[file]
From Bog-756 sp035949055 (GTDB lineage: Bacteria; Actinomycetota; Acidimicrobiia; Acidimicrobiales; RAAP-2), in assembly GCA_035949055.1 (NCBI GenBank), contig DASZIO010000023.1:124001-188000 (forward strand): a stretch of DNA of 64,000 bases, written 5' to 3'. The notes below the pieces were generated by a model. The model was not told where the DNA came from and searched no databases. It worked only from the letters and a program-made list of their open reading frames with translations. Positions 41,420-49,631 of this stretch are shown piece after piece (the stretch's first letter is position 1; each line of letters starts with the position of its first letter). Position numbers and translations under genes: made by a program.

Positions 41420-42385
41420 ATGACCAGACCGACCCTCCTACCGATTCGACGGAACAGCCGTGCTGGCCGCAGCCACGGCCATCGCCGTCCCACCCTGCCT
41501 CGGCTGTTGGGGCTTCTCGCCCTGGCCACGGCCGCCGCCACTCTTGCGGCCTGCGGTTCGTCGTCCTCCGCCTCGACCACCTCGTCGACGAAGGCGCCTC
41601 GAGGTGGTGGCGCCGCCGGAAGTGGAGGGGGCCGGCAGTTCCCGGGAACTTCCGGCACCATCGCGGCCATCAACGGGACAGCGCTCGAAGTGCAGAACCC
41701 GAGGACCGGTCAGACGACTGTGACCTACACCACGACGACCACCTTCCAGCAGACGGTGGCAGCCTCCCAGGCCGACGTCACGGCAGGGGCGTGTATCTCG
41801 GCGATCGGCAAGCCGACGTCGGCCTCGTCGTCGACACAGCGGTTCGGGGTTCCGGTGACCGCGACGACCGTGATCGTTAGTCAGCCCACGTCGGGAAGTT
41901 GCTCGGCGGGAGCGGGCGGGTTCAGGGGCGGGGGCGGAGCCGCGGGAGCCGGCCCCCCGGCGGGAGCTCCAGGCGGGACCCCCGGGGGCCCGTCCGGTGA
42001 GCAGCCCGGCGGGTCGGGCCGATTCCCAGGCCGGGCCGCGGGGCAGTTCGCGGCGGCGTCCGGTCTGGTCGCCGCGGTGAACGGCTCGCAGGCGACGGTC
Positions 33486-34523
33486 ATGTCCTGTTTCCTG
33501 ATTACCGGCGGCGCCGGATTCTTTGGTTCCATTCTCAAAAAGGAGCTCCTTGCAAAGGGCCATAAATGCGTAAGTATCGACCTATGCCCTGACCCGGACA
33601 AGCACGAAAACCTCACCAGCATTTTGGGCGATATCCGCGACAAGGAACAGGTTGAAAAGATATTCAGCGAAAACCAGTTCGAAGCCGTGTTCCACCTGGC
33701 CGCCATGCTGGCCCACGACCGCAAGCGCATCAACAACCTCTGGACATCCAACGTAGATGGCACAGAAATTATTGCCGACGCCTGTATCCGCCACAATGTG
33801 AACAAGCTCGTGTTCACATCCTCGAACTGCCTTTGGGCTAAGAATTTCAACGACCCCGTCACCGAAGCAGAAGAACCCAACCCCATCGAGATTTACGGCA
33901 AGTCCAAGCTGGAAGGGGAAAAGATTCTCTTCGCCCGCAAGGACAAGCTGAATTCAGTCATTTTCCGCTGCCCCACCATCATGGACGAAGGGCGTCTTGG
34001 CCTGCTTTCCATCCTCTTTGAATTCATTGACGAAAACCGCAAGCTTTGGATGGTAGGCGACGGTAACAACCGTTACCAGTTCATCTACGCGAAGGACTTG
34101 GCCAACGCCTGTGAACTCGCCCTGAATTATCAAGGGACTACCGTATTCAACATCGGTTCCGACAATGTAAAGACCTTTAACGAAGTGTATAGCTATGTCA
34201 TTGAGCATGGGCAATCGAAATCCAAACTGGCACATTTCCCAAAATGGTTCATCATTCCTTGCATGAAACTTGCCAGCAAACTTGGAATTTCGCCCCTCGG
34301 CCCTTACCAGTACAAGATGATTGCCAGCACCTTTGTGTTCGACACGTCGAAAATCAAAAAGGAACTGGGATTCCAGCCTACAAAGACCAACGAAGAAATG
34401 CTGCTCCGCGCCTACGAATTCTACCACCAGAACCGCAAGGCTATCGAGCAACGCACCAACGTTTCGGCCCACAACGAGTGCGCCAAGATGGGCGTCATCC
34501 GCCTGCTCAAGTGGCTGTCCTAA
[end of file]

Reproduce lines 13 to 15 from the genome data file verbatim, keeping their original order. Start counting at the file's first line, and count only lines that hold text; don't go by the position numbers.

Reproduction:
33601 AGCACGAAAACCTCACCAGCATTTTGGGCGATATCCGCGACAAGGAACAGGTTGAAAAGATATTCAGCGAAAACCAGTTCGAAGCCGTGTTCCACCTGGC
33701 CGCCATGCTGGCCCACGACCGCAAGCGCATCAACAACCTCTGGACATCCAACGTAGATGGCACAGAAATTATTGCCGACGCCTGTATCCGCCACAATGTG
33801 AACAAGCTCGTGTTCACATCCTCGAACTGCCTTTGGGCTAAGAATTTCAACGACCCCGTCACCGAAGCAGAAGAACCCAACCCCATCGAGATTTACGGCA